The Nicene Creed: An Introduction (Book Review)

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Phillip Cary’s The Nicene Creed: An Introduction is a joyful initiation into the holy mysteries of the catholic faith. Cary’s Introduction guides the reader through the logic and language of the Church’s most significant Creed. For those unfamiliar with the articles of Nicene faith, Cary shows how the Nicene Creed is the means by which we might manage to say several things that are not untrue about the triune God we worship and whose life we participate in. For those who have already spent ages of ages in these articles, Cary’s Introduction is a friend coming to meditate with you on these wonders anew.

The Nicene Creed originated as a pastoral initiative guarding the Church’s faith and worship, particularly the doctrine of Jesus’ divinity, against the enticing mistakes of Arianism. We still need the Creed to perform this role in our own day. A 2022 “State of Theology” survey conducted by Lifeway found 73% of adult evangelicals in the US agree with the statement “Jesus is the first and greatest being created by God.” Arianism is alive and thriving in American churches. Regular recitation and instruction in the fundamentals of the Nicene faith is as needed today as it was in Gregory’s age. Phillip Cary’s Introduction meets this need. 

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Cary’s introduction is a gift to the Church and would be especially useful in the context of youth or adult discipleship ministries. The concise chapters, inviting prose, and patient explanation make this book an ideal resource for designing introductory classes on the Nicene faith. The pastoral tone of The Nicene Creed is a model for communicating the Creed’s challenging articles in engaging and fresh ways.

The Need for the Creed

“The Nicene Creed originated because ancient Christians were appalled” (Cary 1). The Council of Nicaea (325AD) recognized the creeping shadow of Arianism, and its denial of Jesus’ divinity, as a threat to the Church’s holy life. The Nicene Creed developed as a pastoral initiative at this first ecumenical council, was solidified at the second council convened in Constantinople (381AD) and officially adopted as the standard of Nicene faith at the Council of Chalcedon (451AD; Cary 5-7).

St Gregory of Nyssa, a participant in the Council of Constantinople, explained the pastoral concern this way: if Jesus is a created being, then his nature is the same as human nature. What good is it to be baptized into just another human nature? Of what use is baptism if it has no ability to conform us into the nature of the uncreated God? How could baptism possibly shape us toward a holiness and virtue not of ourselves?

For Gregory, confessing good and right Trinitarian theology at baptism is the first step toward right ethics, right justice, and right love of neighbor. If Jesus is a created creature like us, as the Arians believed, then “hope for a change for the better would be vain” since our vicious nature would remain unaltered (Gregory of Nyssa, Catechetical Discourse 151). Trinitarian baptism is “such a little thing!” one might be forgiven for not recognizing it as the one and only door into participation in the life of God. (Catechetical Lectures 144). Yet baptism is the first step into the virtuous life (Cary 8). If the Church gets baptism wrong, the Church gets the Gospel wrong. And so, the Nicene Creed emerged as a handrail along the edge of Holy Mystery.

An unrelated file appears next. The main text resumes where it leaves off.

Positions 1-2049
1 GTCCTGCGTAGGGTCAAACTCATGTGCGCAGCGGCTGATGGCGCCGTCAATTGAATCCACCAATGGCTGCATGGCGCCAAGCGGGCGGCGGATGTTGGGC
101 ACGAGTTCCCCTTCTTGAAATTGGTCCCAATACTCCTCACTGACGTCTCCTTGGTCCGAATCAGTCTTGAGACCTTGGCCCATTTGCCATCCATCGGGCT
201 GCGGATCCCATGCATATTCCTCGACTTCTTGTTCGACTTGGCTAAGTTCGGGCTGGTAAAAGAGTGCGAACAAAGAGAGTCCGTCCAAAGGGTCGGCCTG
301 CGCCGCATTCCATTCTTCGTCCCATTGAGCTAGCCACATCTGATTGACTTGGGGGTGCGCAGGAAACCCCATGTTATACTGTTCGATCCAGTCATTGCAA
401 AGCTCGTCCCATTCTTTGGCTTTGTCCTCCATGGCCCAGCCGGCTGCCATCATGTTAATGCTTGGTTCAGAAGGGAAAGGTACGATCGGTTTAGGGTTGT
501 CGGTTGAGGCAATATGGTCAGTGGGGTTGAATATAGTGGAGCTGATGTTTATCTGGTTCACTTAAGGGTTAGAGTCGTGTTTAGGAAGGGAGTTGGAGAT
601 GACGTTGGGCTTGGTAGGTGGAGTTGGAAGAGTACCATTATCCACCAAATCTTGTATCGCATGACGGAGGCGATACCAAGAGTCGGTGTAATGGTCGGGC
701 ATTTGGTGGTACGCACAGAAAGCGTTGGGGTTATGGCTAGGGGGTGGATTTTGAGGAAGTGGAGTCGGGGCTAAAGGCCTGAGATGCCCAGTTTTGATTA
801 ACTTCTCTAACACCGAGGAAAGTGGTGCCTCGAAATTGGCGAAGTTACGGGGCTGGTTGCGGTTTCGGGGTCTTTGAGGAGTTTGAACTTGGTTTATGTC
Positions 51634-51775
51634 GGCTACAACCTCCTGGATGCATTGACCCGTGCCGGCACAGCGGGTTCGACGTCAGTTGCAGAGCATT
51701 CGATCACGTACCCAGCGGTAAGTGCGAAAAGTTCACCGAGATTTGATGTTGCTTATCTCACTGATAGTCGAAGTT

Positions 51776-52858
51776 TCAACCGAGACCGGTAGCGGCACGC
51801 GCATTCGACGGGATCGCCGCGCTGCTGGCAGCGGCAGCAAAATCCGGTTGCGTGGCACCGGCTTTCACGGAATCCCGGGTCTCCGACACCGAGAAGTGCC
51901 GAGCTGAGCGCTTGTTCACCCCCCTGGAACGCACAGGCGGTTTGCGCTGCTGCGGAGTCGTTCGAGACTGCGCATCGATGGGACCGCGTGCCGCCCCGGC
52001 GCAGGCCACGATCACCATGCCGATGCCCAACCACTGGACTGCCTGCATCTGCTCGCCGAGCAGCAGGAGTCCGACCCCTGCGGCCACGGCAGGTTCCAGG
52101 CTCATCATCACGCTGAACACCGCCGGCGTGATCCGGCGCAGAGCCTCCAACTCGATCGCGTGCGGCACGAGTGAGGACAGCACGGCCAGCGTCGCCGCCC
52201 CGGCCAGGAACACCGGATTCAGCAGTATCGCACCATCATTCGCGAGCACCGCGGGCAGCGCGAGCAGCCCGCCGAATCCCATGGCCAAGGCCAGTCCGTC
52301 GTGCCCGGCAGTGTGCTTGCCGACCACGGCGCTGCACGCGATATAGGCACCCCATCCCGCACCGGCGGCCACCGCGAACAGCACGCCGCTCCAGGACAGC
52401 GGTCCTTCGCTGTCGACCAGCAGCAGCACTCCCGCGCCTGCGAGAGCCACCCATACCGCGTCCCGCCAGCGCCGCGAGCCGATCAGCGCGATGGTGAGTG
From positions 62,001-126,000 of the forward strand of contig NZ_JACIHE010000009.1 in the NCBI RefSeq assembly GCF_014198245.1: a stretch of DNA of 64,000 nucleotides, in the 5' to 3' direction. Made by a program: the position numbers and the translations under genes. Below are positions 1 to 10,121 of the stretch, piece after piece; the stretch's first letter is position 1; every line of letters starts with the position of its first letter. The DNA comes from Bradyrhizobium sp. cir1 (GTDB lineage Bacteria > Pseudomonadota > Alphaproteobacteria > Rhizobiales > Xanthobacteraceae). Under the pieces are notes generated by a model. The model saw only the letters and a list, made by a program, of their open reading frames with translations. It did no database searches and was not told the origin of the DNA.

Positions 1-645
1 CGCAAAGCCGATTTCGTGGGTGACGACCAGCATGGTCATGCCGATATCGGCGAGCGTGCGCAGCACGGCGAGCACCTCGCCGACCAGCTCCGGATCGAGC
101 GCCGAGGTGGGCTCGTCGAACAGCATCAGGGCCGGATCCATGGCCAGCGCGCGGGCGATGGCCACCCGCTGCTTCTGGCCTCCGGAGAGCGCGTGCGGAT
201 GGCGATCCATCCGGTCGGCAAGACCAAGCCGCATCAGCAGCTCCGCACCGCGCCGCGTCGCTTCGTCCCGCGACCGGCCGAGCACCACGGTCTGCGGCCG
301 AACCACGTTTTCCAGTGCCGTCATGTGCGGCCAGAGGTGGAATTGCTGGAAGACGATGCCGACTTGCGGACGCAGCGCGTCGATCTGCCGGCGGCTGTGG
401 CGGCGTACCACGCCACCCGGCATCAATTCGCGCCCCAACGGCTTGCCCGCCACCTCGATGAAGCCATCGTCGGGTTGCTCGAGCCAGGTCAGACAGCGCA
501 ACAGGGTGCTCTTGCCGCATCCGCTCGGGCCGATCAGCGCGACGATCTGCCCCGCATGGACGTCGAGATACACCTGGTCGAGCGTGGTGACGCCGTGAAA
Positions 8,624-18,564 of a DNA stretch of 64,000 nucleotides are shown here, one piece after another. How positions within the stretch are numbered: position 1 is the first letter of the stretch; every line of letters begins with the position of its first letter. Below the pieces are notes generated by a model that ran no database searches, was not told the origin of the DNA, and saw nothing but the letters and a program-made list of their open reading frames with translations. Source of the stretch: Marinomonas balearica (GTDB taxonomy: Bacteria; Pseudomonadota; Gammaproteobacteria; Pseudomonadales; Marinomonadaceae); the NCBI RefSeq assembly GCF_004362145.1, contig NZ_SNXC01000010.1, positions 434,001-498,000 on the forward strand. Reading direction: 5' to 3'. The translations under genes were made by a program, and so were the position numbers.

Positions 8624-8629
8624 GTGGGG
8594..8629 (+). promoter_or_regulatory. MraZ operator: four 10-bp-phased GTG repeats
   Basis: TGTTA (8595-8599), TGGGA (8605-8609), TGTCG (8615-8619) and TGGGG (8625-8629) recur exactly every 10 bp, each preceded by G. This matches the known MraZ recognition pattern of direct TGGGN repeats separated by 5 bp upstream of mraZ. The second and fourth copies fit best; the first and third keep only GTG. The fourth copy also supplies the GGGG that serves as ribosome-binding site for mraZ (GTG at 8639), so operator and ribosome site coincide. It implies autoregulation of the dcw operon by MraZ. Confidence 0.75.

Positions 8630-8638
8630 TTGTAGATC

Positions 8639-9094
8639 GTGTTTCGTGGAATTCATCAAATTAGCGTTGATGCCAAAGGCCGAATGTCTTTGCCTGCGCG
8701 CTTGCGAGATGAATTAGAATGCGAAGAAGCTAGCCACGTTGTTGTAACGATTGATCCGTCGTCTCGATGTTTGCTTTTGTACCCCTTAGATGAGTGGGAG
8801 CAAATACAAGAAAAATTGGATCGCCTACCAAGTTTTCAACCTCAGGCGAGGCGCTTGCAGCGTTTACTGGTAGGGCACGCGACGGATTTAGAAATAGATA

Structure and Content

The Nicene Creed: An Introduction opens with a brief mapping of historical contexts. The book is divided into three sections: God the Father, God the Son, and God the Holy Spirit. God the Son is further divided in two to focus on what the Creed’s articles have to say about Jesus’ human and divine natures. No word is wasted in the Nicene Creed, and the book’s pacing teaches readers to appreciate each article’s concise subtlety.

Cary focuses on the robust sanity of the Creed’s formulations of the Christian faith. For example, the Creed’s claim about God’s creation of “all things visible and invisible” is to say something important about the geography of God’s realm. God is not “up there” above the clouds; God’s realm is “above and beyond the whole visible universe” (31). When the Creed teaches us Jesus “ascended into heaven” and “is seated at the right hand of the Father” we are invited to contemplate Jesus in “the place beyond all places” (144; 151). And yet! The Creed invites us to see God’s throne high above so we might “recognize that from this height there is nothing that escapes his view” (152). God is beyond the veil, but (take comfort!) it is an ever-so-thin veil.

Cary reflects on the communal significance of the Creed; the confession of the Nicene Creed is a marker of corporate identity. “To repeat the Creed aloud is to confess the faith” (17-8). The Creed is symbolic (a symbolum in the proper sense) of the Nicene faith in that it functions as an oath or pledge of allegiance of the faith. Cary’s historical introduction outlines the role creeds played in the earliest baptismal rites of the Church. Catechumens would pledge their allegiance to Christ in the midst of their baptism then just as they do today (19). The Church’s weekly participation in this pledge disciples the Body of Christ into loyal fidelity to her one Lord and King. When the Church confesses the Nicene Creed, she repeats her pledge of allegiance to the one true Trinitarian God (81).